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Old 01-31-2011, 11:53 PM   #1
SLO VETTE
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Default Electricians in the house--transfer switch install costs?

Am looking at getting a transfer switch installed so I can run a portable generator in case things go to hell & a handbasket.

I have all new service & circuit panels installed (just within the past month), but we never discussed a TS as it wasn't really on the mind.

I'm looking at the parts and it looks like ~$300-400 or so for the switch itself. Is installation difficult, and about what would I expect to pay in terms of project cost (or would it be per hour)?
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Old 01-31-2011, 11:56 PM   #2
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Are you talking about an automatic transfer switch? How often would you need this, that you couldn't just hook it up when you needed it?
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Old 02-01-2011, 12:03 AM   #3
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no just manual. if power goes down i'll know it. then i figured i'd flip the transfer switch (unless it automatically shuts off incoming city power when it fails), and fire up the generator. one of the other questions is how many watts should i get for generator? i'm guessing several k +/-. it's a small house, 1 boiler, misc. appliances, etc.
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Old 02-01-2011, 12:14 AM   #4
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The reason I asked is there is a big difference in cost between an automatic transfer switch (that senses loss of power) and a manual switch, and an automatic switch is typically used for a permanent installation. You mentioned "portable" generator. I have used a portable generator several times (hurricanes), and I always just pull the meter once power has gone down and wire in the generator to be sure I don't put power on the utility side of the meter. If you don't frequently need a generator, and have some basic skill, you could skip the switch altogether. As to the size, you would need to estimate the load required, typically to run only those things essential. A generator large enough to run an entire house can be very costly to buy, and to operate for long periods of time.
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Old 02-01-2011, 12:16 AM   #5
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There are some new devices out that replace a breaker in your panel that allow you to legally use a hardwired standby generator. I don't have the data at home, you might do a search.

I think they are approved and don't cost nearly as much as a transfer switch. Partly because the are just sized for a small generator, not the entire house load a transfer switch is made for.

For example a 5 kw 230 volt generator is only 22 amps. So it could feed the house panel with only a 25 amp breaker. I don't think they are automatic, as you will have to turn off unnecessary circuits at the panel to keep from overloading your generator.

LJ
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Old 02-01-2011, 12:21 AM   #6
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Originally Posted by LarryMJones View Post
There are some new devices out that replace a breaker in your panel that allow you to legally use a hardwired standby generator. I don't have the data at home, you might do a search.
LJ
When using this, how do you prevent putting power onto the utility side of the panel? Open the main?
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Old 02-01-2011, 02:54 AM   #7
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Both Manual and Automatic transfer switches may be hardwired.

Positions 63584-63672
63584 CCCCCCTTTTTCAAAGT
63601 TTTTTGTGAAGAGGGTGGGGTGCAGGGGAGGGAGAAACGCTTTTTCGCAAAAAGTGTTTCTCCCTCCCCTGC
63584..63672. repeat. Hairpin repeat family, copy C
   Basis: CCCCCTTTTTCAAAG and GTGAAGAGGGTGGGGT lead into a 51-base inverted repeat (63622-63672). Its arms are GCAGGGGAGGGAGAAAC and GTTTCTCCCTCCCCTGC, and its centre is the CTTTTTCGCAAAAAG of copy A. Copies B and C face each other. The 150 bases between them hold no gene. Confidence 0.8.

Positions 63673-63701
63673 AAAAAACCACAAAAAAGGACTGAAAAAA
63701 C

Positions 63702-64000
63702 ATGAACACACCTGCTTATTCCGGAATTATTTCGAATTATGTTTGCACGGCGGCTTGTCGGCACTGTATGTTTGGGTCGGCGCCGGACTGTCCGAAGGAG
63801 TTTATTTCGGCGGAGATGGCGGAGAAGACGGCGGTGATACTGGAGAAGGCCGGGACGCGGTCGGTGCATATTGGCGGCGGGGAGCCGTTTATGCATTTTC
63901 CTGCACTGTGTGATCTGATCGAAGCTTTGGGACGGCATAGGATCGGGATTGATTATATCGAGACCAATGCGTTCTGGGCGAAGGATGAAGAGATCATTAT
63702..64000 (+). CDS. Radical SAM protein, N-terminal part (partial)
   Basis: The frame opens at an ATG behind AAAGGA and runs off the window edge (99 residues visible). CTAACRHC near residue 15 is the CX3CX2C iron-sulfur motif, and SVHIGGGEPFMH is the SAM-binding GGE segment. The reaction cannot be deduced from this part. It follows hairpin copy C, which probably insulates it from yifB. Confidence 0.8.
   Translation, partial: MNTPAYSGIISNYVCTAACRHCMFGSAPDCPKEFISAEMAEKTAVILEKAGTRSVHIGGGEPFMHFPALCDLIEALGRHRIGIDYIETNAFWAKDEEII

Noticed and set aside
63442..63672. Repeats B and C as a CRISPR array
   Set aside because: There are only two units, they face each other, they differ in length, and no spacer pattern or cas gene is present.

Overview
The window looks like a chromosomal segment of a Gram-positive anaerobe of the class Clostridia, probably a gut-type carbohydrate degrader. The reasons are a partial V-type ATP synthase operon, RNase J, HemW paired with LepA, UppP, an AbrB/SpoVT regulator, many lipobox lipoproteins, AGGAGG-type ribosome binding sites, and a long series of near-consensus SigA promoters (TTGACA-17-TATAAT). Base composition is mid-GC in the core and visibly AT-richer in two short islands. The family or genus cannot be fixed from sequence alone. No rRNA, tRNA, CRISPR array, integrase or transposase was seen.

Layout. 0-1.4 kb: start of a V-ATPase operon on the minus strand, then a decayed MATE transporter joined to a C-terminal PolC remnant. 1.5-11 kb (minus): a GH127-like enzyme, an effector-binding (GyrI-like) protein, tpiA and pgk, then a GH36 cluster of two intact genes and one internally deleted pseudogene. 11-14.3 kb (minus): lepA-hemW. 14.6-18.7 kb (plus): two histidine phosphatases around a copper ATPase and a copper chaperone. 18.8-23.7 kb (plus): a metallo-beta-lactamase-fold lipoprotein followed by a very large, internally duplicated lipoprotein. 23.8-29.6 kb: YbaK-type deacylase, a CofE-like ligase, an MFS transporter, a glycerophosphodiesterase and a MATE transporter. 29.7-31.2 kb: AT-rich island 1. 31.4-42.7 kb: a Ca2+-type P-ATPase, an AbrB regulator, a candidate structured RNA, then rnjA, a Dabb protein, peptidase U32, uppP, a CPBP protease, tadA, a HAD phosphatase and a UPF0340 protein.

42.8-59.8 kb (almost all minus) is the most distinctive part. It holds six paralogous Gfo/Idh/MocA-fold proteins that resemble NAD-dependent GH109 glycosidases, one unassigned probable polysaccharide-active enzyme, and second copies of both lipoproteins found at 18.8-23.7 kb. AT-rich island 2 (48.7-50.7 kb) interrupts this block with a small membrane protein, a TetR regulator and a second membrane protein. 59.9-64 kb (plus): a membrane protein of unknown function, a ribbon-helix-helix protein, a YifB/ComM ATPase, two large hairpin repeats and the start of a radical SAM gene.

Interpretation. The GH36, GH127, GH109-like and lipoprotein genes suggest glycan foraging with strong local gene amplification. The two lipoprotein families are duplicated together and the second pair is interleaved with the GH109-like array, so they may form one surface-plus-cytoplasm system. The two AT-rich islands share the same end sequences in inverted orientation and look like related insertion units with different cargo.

Manual are often used in conjunction with a generator receptacle to feed power into the house.

There are also small panels to intercept just a few circuits with manual transfer switches made by Gen-Tran.

Here is what is going to be the challenge:

If you do a full house Manual transfer switch that will end up having to be 200A or what ever size panel you have, to handle the power during non-generator times. That gets big and expensive and you must re-route the incoming lines thru the switch, also big and expensive, and now the switch needs a Service Entrance rating, more expensive.

If you do the Gen Tran, you only need to reroute the 15 or 20A individual circuits thru the switch.

It is easy to visualize any of this rapidly passing $2k unless you have an uncle electrician.

Also, the economical portable generators often have several 15 or 20A receptacles instead of one large one to feed a single transfer switch, so you might be out of luck on that end also.....
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Old 02-01-2011, 07:55 AM   #8
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I run a Honda 3000U when a storm hits. I open the main, start the genny and close the breaker to the panel. I only power one side of the a 200A panel and run just the important stuff like the TV and computers (oh and the fridge). Had an electrician install a box to plug the genny into and make a cable to connect the genny to the box. $200 or so.
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Old 02-01-2011, 08:06 AM   #9
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This is what I have works great, watch the video tells you all you need to know..

They are all pretty good what I like about this one is, you can pick and choose what you what to run and when.. The others if I know what I am talking about you have dedicated breakers and can only use those.. Not sure about it maybe someone can set me straight on it..

http://www.interlockkit.com/

Last edited by jmc12; 02-01-2011 at 08:18 AM.
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Old 02-01-2011, 08:06 AM   #10
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I got this one, and put it in myself, with the help of the computer video...It really was easy. The hardest part was running the wire from the box to the barn. This link will tell you everything that you need to know, and give you your options....

http://www.reliancecontrols.com/Prod....aspx?31406CRK

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Old 02-01-2011, 09:11 AM   #11